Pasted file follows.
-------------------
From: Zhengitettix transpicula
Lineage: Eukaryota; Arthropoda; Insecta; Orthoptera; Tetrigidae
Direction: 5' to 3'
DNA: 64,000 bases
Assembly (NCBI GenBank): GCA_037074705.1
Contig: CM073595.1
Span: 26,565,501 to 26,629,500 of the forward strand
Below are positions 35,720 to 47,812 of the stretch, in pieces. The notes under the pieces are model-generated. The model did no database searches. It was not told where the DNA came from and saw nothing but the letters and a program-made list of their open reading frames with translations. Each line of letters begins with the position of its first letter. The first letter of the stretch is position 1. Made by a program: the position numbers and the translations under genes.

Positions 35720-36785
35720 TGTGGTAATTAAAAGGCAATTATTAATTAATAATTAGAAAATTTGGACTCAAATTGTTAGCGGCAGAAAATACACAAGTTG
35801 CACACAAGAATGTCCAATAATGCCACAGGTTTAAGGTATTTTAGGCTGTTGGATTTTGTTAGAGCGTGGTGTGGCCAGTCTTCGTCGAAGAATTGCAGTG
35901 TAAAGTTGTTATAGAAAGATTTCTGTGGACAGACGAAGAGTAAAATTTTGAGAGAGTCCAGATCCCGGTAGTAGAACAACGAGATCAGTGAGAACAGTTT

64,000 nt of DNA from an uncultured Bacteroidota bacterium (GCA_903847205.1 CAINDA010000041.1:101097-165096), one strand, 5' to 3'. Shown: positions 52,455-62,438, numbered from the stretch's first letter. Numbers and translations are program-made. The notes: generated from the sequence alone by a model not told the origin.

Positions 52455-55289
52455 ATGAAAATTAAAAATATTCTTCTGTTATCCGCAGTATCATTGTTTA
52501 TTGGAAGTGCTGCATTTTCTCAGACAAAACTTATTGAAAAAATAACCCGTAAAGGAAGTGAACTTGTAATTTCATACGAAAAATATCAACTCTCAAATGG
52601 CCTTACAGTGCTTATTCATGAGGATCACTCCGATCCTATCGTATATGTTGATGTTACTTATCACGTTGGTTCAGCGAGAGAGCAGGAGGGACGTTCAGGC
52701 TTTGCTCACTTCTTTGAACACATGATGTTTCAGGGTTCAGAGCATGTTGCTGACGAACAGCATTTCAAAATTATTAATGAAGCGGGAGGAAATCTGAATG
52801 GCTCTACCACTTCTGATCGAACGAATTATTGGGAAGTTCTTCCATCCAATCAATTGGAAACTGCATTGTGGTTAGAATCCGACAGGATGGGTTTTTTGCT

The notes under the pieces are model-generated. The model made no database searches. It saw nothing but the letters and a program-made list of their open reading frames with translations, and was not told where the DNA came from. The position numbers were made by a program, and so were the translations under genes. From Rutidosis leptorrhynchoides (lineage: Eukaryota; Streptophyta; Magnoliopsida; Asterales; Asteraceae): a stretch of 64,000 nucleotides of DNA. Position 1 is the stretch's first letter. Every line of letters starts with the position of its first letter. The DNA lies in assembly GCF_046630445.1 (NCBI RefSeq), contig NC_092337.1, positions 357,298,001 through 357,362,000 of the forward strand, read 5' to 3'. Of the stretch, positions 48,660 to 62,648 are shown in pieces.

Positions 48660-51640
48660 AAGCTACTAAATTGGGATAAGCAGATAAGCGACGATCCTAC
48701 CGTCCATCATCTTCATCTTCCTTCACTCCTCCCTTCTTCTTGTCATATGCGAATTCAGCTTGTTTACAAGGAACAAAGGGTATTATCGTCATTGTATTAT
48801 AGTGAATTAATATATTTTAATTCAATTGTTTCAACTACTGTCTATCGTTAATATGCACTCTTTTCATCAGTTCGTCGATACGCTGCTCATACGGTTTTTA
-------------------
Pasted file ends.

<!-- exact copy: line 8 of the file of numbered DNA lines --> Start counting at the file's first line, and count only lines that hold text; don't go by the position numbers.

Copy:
Below are positions 35,720 to 47,812 of the stretch, in pieces. The notes under the pieces are model-generated. The model did no database searches. It was not told where the DNA came from and saw nothing but the letters and a program-made list of their open reading frames with translations. Each line of letters begins with the position of its first letter. The first letter of the stretch is position 1. Made by a program: the position numbers and the translations under genes.